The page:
Saturday, September 9, 2023

WisGOP tax cut might not "bankrupt" us. But Gov is right that it's too much, and needs more work.

After originally saying some nice words about possible compromise after the GOP Legislature released a tax cut package, Governor Evers gave a "no-sale" to the bill this week.

Evers made those comments after the Legislative Fiscal Bureau released their analysis of the GOP's tax plan. So let's take a look at it, and the numbers their report had in it.

To start, the LFB estimates the GOP's tax cut would reduce over $3 billion from the state's projected $4 billion surplus over the next 2 years.

That would open a hole in revenues for this year that is a little less than the one that would have occured with the original GOP tax cut plan during budget deliberations this Spring. And interestingly, LFB says that the budget hole for Fiscal Year 2025 would be even larger than what was projected with the GOP's first tax cut scheme.

Not sure why that is, unless the LFB anticipates that retirees will take extra advantage in 2024 and 2025 from the new tax cut's plan to write off all income for older, richer Wisconsinites.

And not surprisingly, that lack of revenue gets rid of most of the $4 billion cushion the state currently has, as spending outpaces the lower amount of revenues.

But where Evers gives his concerns about "bankruptcy" comes from the LFB's analysis of what happens in the next state budget for 2025-27.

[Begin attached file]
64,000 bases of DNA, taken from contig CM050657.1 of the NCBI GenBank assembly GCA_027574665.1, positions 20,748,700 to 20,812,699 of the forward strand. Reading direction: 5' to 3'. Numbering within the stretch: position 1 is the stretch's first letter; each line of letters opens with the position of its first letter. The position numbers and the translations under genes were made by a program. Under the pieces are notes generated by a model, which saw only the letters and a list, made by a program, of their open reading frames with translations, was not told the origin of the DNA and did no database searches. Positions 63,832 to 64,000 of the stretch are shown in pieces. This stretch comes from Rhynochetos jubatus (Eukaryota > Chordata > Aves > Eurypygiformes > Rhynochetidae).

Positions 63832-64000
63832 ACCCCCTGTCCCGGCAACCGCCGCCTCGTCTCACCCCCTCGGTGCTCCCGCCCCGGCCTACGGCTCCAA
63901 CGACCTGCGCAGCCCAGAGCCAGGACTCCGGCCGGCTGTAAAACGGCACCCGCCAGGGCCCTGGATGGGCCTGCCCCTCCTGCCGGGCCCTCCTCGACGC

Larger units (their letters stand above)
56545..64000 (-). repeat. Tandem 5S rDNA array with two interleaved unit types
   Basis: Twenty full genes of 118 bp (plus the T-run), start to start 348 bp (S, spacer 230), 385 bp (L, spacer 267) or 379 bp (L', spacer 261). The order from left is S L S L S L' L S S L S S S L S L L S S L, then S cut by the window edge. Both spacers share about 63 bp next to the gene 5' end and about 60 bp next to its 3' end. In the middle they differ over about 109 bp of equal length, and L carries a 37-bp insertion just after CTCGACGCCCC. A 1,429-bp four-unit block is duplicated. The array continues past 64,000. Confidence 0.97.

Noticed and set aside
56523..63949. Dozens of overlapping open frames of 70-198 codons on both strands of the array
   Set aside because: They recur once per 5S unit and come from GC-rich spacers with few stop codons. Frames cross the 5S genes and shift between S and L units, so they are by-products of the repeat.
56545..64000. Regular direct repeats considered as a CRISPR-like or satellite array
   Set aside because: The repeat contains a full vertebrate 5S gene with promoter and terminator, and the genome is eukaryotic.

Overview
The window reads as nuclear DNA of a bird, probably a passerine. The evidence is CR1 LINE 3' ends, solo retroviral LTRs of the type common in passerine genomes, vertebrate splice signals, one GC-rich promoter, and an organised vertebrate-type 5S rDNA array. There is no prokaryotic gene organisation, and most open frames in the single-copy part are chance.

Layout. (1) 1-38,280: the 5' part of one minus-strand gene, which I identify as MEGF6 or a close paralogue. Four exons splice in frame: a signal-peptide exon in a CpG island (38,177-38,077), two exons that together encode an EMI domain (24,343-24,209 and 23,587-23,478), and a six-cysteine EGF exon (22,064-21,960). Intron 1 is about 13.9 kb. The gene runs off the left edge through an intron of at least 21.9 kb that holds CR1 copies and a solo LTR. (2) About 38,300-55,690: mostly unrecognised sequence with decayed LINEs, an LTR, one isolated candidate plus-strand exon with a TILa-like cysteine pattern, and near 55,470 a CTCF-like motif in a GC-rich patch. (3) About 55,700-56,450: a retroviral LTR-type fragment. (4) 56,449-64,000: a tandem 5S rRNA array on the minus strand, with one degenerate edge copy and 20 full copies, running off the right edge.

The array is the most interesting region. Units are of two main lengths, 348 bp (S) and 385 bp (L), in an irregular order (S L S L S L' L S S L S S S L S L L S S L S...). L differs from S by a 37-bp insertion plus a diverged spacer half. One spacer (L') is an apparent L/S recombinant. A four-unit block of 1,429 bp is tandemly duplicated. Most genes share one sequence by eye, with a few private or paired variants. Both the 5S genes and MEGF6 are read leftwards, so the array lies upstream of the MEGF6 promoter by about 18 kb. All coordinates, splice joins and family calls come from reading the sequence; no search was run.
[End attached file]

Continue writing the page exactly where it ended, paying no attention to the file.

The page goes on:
....[F]or 2025-26, the general fund would have an estimated imbalance of -$651 million after meeting commitments under Act 19 and AB 386. In 2026-27, an imbalance of -$1,612 million would occur, resulting in a cumulative balance of -$2,263 million.

It is important to note that the amounts shown...represent commitments under Act 19 and AB 386. No assumptions are made regarding revenue modifications in 2025-27 due to such unknowns as future law changes or economic factors. Likewise, no assumptions are made to appropriations regarding changes in caseloads, population estimates, enrollments, employee compensation, or inflation.

Given that revenues could grow and/or there could continue to be help from DC to fund some items, I wouldn't quite call this structural deficit "a path to bankruptcy" for the state. But it would likely cause budget cuts to be imposed on people who can least afford the lack of support, and doing that in order to give a significant tax cut to people making 6 figures in this state doesn't seem like a winning strategy to me.

But as I've mentioned before, there is room for a solution and compromise here. The GOP has come up with some innovation with the tax cut for seniors, but given that we already exempt Social Security benefits from state income taxes, we can lower the amount of additional income to be written off to something like $50,000/$75,000 instead of the $100K/$150K.

Likewise, we could go along with the part of the GOP's tax cut of the 5.3% income tax bracket to the 4.4% bracket, but we don't need it to include Wisconsinites that make $300K to $400K. Cut that in half as well, or even limit it to real middle-class/upper middle-class Wisconsin families that make $125,000 or less. Which is in line with what Evers wanted to do in his original budget proposal back in February.

Sure, it would make for a bit of imbalance for the future. But it would give tax relief to the people that need it, while stil allowing for a cushion that doesn't leave the state in an unfavorable fiscal situation if the economy flatlines and/or declines some time in the next 2 years. That would be a logical move for both sides.

But given that today Wisconsin GOP is more willing to play games than actually try to get anything done to help everyday Wisconsinites, I'm not counting on much getting modified when the gerrymandered Legislature takes up these tax cut bills next week. And they'll probably force Evers to choose "all of nothing", and we end up with "nothing". Till we start it all over in 2024...maybe.

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